English for an era of instability

Aesthetics, ethics, creativity and design 1

Authored by: Gunther Kress

The Routledge International Handbook of Creative Learning

Print publication date:  July  2011
Online publication date:  July  2011

Print ISBN: 9780415548892
eBook ISBN: 9780203817568
Adobe ISBN: 9781136730047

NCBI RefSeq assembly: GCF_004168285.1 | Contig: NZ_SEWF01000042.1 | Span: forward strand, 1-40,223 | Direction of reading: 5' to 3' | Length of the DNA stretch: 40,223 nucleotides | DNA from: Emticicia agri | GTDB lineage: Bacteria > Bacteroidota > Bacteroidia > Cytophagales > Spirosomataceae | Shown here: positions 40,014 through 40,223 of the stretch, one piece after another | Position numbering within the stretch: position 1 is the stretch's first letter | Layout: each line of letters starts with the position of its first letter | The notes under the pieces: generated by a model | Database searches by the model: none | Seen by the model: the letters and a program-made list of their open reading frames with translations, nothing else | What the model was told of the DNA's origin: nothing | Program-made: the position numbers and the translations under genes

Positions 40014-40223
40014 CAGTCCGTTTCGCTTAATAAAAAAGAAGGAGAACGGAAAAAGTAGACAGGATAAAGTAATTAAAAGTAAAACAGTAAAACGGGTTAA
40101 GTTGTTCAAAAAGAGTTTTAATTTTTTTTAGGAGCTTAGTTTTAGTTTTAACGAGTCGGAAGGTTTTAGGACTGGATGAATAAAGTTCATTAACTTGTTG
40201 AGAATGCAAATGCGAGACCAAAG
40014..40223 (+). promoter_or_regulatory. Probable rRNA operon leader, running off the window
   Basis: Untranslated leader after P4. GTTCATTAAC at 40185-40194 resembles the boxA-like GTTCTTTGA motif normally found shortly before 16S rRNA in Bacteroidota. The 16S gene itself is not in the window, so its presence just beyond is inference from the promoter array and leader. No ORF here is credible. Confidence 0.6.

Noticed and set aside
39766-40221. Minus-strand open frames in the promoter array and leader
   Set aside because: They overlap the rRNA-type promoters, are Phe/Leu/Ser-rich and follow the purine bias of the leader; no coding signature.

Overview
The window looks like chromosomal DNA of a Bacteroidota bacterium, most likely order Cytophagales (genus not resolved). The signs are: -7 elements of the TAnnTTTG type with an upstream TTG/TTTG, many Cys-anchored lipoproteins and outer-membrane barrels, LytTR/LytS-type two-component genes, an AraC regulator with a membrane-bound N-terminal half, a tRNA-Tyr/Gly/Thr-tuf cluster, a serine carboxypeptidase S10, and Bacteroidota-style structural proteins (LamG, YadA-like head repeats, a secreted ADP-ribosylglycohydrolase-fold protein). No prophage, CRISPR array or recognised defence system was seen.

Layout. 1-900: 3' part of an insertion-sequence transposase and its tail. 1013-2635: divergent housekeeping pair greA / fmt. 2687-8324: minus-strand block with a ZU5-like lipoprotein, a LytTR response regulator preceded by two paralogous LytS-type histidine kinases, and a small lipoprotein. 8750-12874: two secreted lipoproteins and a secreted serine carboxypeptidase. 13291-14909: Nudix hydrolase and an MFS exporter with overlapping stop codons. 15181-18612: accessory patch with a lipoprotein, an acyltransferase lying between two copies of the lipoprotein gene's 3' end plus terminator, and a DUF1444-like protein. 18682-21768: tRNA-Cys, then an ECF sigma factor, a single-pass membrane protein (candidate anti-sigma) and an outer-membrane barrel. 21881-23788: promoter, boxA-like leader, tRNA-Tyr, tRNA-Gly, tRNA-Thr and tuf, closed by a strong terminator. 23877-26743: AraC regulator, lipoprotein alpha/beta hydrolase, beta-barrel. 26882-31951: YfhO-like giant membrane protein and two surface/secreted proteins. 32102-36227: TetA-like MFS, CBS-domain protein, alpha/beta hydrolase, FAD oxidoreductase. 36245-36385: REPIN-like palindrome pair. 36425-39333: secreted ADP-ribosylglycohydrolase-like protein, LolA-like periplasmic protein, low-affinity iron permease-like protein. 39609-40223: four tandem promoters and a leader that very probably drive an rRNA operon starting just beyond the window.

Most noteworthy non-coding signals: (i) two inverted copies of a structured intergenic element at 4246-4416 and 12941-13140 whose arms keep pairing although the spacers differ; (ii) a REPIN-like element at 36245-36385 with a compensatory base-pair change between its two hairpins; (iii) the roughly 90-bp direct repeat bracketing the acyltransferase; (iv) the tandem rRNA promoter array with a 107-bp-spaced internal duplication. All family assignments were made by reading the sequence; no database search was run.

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English cannot be thought about seriously other than as a part of the entire school curriculum and of its fullest purposes. That in turn cannot be thought about other than in the context of the widest economic, social and cultural considerations. Along with many others, I part company with current directions in asking the questions about the curriculum not from a political but from a social and cultural point of view. A political view has to take the purposes of the state into consideration; and that is where we can locate the desire for ‘authority’. A state that has lost control of the national economy will need to assert control in some other domain. It can do so at the administrative and social level, as in the instance above; or it can attempt to do so at the cultural level, in determining curricula, for instance in respect to the valued texts to be taught as defining a national culture; or of the (standard form of the) language to be used or required in instruction. In a political approach, the question around curriculum and pedagogy is shaped by the needs of the state, first and foremost: ‘What form of education will guarantee the requirements for authority and control?’

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